Business | Business News
Veteran crypto investors have seen this picture before.
Bitcoin nearly doubled since the beginning of December to January 8, 2021, then the bubble started to blow off some steam with a 20% price drop in the last three days.
It’s much the same story for Ethereum, Litecoin, Bitcoin Cash and other cryptocurrencies, all of them virtually doubling over a period of five weeks.
Ethereum is down 24% in the last two days after coming within a whisker of its previous all-time high of $1 450.
The spectacle of Trump supporters invading Capitol Hill last week and the aftermath of a contested election only fuelled an already white-hot crypto furnace.
The last time we saw something like this was in December 2017, when the bitcoin price almost doubled to $20 000.
Last week, bitcoin hit $41 000, more than doubling its price in little over a month, before dropping 20%.
After the 2017 peak, the price crashed by 84% over the next year before beginning a slow recovery.
This time analysts are suggesting the price drop is unlikely to be as severe, in large measure because of substantial institutional buying power now being firehosed into cryptos.
But the parabolic rise in the bitcoin price over the last month puts it into seriously overbought territory, and a correction is overdue.
The flow of institutional money into bitcoin could get a whole lot bigger should the US Securities Exchange Commission approve a bitcoin exchange-traded fund (ETF) this year.
While this should be positive for bitcoin in the longer term, in the near term it could have a negative impact on price, according to a recent report from JP Morgan.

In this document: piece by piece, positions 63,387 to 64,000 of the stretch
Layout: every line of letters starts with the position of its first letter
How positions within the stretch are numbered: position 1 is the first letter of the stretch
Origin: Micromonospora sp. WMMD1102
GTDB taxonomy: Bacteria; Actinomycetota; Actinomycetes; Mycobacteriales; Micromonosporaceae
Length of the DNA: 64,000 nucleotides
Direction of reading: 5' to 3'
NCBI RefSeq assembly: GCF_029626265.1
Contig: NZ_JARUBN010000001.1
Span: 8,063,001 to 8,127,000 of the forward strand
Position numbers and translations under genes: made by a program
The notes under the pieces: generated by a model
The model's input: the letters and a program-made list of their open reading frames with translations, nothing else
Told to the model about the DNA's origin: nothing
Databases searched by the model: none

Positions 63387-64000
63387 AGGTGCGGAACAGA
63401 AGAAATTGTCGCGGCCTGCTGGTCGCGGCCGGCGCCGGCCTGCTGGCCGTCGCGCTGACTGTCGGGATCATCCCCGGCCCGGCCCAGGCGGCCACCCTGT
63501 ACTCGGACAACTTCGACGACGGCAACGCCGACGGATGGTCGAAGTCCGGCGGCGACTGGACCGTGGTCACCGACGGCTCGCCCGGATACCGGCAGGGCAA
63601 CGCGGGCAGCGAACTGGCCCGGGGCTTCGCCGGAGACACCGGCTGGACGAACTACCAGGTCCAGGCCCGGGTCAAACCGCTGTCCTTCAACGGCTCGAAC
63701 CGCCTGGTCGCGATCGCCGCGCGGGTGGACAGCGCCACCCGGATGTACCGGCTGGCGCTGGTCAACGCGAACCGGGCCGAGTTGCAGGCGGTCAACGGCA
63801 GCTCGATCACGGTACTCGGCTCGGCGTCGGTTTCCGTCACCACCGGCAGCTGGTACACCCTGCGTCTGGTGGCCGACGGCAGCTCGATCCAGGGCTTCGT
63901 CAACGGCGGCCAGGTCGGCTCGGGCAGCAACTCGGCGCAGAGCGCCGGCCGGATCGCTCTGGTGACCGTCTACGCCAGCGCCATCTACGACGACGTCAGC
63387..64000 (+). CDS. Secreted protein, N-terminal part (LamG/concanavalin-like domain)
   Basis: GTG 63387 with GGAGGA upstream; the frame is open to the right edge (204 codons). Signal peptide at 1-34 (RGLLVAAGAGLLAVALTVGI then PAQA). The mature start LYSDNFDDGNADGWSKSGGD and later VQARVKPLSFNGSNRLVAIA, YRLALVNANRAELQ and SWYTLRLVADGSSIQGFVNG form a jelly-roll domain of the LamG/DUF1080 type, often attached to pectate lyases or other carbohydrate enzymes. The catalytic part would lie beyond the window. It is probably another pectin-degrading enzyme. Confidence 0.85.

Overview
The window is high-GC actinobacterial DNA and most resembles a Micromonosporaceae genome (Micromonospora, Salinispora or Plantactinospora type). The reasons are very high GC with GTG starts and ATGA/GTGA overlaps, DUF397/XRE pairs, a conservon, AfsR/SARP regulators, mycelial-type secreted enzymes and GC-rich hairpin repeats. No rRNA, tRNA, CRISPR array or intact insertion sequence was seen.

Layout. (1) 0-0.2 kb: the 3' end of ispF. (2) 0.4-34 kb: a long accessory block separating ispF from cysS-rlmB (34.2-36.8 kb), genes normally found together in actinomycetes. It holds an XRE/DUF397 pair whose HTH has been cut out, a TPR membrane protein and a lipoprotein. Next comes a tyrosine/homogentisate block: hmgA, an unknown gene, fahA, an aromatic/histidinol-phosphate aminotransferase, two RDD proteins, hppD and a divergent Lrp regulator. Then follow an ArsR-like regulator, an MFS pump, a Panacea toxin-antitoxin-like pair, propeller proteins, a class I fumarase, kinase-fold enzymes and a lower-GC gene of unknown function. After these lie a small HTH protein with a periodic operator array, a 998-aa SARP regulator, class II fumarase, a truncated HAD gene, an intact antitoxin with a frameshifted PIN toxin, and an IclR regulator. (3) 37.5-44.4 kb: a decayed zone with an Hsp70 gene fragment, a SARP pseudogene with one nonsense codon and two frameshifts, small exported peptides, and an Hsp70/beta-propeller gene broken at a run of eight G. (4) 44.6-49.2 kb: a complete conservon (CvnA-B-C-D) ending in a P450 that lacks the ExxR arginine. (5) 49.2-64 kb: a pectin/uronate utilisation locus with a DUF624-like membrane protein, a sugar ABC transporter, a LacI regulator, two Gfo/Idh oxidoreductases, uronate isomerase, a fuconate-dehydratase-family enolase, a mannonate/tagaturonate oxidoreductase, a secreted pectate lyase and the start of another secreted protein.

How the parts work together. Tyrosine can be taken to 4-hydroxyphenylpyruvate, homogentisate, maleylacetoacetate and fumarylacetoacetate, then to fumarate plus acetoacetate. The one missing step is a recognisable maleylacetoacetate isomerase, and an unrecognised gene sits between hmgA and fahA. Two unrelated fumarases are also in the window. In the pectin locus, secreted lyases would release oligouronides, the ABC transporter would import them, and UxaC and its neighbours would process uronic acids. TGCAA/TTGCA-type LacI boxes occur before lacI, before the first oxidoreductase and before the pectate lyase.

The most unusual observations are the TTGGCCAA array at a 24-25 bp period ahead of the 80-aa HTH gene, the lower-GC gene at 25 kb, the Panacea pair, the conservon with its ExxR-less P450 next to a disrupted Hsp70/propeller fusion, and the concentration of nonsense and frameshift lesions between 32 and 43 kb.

Many institutions hunting for exposure to bitcoin are required to do so by buying shares in Grayscale Bitcoin Trust, for which they pay a premium to net asset value.
JP Morgan argues the arrival of a bitcoin ETF would reduce this premium and result in some of these institutions selling out of Grayscale once the six month lock-up period expires.
While that might hurt the bitcoin price in the short term, there seems little prospect of a drop similar to that of 2018.
According to this analysis by Investtech.com, bitcoin’s price has broken out of its rising channel, which is a positive indicator.
“This signals an even stronger growth rate. There is no resistance in the price chart and further rise is indicated. In case of a negative reaction, the stock has support at approximately $19 000.”
“Notwithstanding bitcoin and the broader market’s momentum since October 2020, it ought to be noted that January is, on average, the second most volatile and third worst-performing month on record.
Not to mention, when looking at historical first quarter returns, one can see that the first quarter is typically a negative yielding period for bitcoin,” says Kraken Intelligence.
Bitcoin ‘whales’ – those with more than 100 bitcoin – accumulated an additional 47 500 bitcoin during the cryptocurrency’s ruthless December rally.
This was accompanied by bitcoin buyers taking purchases offline, storing crypto assets in ‘cold’ wallets (disconnected from the internet, to safeguard against hacking). This is a signal that they have little intention of selling.
In prior bull markets, bitcoin has traded up anywhere from 10 to 15 times its 200-week moving average, which is currently around $8 000.
If history is any guide, this would imply a price of between $79 040 and $118 560, says Kraken Intelligence.
This article first appeared on Moneyweb and was republished with permission.
For more news your way, download The Citizen’s app for iOS and Android.